Accounting for PPP Loans

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April 21, 2020
SC Business Personal Property tax filing dates
April 23, 2020

Accounting for PPP Loans

As we continue to work with clients to put together their Paycheck Protection Program (PPP) loan applications in hopes the government will soon authorize additional funding and begin processing new loans, many of our clients have already received their PPP funds.  Mid-week last week we began coaching clients through the forgiveness and accounting aspects of their loans.  While we are still waiting on guidance to clarify the forgiveness metrics (here’s a good article from Forbes last week on what we need to know about PPP loan forgiveness), we have shared some recommended bookkeeping entries to help clients account for the loan.  While there are multiple ways you could handle these in your system, below are a couple of our recommended approaches.  If you have questions or would like to vet your approach to accounting for these loans, please call us and we can help.

Recommended bookkeeping entries for SBA PPP loan when funds are in an existing operating account:

  1. When the loan proceeds are received.
  • Debit the bank account that the funds are deposited.
  • Credit a new current liability account (Example: Note Payable SBA PPP Loan “Name of Bank”)
  1. When you pay qualified expenses with the loan proceeds.
  • Debit the appropriate expense account for these expenditures.(rent, interest, compensation etc.)
  • Credit the bank account used to pay the expenses.
  • For each expense make sure that you fully document your calculation for the incurred period.
  • We recommend scanning the documentation for each line item and saving those files in a separate network folder.
  • Some people will be more comfortable keeping a spreadsheet noting the file name of the backup for each line item.
  1. When the loan is forgiven.
  • Debit the current liability account Note Payable SBA Loan “Name of Bank” for the amount that is forgiven.
  • Credit a new Miscellaneous Income account for the amount of the loan proceeds that are forgiven (Example: Miscellaneous Income – PPP Loan).
  1. If there is any amount of the loan that is not forgiven, the balance left in the Note Payable SBA PPP Loan “Name of Bank” will reflect the amount to be paid back, with interest.

Recommended bookkeeping entries for SBA PPP loan when funds are being put into a new checking account established for PPP funds:

  1. When the loan proceeds are received.
  • Debit the bank account that the PPP funds were initially deposited into.  (typically the standard operating account)
  • Credit a new current liability account (Example: Note Payable SBA PPP Loan “Name of Bank”)
  • Transfer the PPP funds out of the standard operating account and into the new PPP checking account.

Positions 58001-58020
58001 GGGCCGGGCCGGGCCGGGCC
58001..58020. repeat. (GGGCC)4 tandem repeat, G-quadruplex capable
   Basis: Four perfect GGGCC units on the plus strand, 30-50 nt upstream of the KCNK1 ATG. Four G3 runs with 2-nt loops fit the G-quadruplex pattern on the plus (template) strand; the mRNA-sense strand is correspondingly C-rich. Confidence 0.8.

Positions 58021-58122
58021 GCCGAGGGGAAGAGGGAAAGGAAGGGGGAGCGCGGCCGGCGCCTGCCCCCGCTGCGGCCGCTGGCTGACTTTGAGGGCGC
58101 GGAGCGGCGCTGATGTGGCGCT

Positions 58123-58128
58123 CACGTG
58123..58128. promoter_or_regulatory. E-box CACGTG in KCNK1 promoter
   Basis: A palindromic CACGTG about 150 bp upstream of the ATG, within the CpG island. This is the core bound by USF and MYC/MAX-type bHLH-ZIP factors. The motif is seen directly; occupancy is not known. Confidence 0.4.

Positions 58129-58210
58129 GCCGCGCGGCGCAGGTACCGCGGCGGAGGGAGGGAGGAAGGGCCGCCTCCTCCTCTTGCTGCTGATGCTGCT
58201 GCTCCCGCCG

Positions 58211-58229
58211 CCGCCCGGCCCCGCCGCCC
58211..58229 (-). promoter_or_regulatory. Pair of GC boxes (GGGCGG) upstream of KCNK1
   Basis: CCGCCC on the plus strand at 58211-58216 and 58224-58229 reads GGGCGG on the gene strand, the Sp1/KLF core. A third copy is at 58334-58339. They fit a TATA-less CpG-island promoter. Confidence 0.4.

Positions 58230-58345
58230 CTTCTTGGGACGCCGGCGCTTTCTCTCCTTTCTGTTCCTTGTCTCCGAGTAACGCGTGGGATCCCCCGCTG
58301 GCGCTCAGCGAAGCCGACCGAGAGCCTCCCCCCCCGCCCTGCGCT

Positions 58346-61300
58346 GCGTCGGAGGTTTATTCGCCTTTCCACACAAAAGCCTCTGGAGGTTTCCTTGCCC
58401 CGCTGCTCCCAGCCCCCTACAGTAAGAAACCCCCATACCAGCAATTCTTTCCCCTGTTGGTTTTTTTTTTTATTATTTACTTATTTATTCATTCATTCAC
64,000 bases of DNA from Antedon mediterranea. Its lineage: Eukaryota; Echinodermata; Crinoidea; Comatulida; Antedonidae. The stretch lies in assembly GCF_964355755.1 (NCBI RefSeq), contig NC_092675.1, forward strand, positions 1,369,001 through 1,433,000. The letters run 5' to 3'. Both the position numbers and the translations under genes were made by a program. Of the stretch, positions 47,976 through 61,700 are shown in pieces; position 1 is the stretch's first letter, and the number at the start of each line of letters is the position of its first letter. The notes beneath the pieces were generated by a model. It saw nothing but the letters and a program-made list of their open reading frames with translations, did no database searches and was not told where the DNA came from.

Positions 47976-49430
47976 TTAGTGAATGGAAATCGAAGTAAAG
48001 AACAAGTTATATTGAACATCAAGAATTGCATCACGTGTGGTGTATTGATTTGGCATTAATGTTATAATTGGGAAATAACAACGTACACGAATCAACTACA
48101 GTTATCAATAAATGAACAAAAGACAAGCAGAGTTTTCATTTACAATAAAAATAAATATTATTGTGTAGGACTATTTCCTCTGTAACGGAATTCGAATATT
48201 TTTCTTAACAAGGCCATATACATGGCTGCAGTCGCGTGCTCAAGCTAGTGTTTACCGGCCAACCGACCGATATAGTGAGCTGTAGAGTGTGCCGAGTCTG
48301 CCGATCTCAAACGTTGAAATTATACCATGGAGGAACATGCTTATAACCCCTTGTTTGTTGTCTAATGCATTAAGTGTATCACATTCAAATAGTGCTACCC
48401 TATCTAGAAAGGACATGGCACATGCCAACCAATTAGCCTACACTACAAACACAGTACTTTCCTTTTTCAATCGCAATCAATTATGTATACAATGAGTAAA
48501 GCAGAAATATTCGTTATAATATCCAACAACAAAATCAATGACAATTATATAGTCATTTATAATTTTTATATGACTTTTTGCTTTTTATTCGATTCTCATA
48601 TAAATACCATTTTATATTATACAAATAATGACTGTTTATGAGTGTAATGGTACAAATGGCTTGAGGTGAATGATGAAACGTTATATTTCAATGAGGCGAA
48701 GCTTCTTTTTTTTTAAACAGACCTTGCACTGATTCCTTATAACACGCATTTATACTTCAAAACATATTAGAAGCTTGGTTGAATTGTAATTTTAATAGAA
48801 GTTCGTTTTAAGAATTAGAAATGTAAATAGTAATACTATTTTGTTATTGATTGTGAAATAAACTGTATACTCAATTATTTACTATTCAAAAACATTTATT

1. When you pay qualified expenses with the loan proceeds.
  • Debit the appropriate expense account for the expenditures. (rent, interest, compensation etc.)
  • Credit the bank account used to pay the expenses. (typically the standard operating account)
  • Transfer the qualified expense amount out of the PPP checking account into the standard operating checking account.
  • This way you have a line by line record of all qualified expenses paid using the PPP funds.
  • For each expense make sure that you fully document your calculation for the incurred period.
  • We recommend scanning the documentation for each line item and saving those files in a separate network folder.
  • Some people will be more comfortable keeping a spreadsheet noting the file name of the backup for each line item.
  1. When the loan is forgiven.
  • Debit the current liability account Note Payable SBA Loan “Name of Bank” for the amount that is forgiven.
  • Credit your Other Nontaxable Income account.  This way the nontaxable income is easily identified come tax time.
  1. If there is any amount of the loan that is not forgiven, the balance left in the Note Payable SBA PPP Loan “Name of Bank” will reflect the amount to be paid back, with interest.

Regardless of what approach you take for tracking in your accounting system, we do recommend all clients create a separate spreadsheet to track the qualified expenses incurred during the forgiveness period.  As our interpretation of current guidance is that forgiveness is of the “incurred” costs during the eight weeks, there will be some math required to determine the forgivable expenses.  Your payments and billing cycles will almost certainly not align exactly with your eight-week forgiveness period, requiring you to prorate certain expenses and payroll costs.  If you need any assistance or guidance in handling these, please reach out to us and our team is happy to help.

We continue to closely monitor new guidance being released and will continue to update you on new developments.  If you have questions or need assistance, we are here to help.  Reach out to your WR Partner or your relationship manager.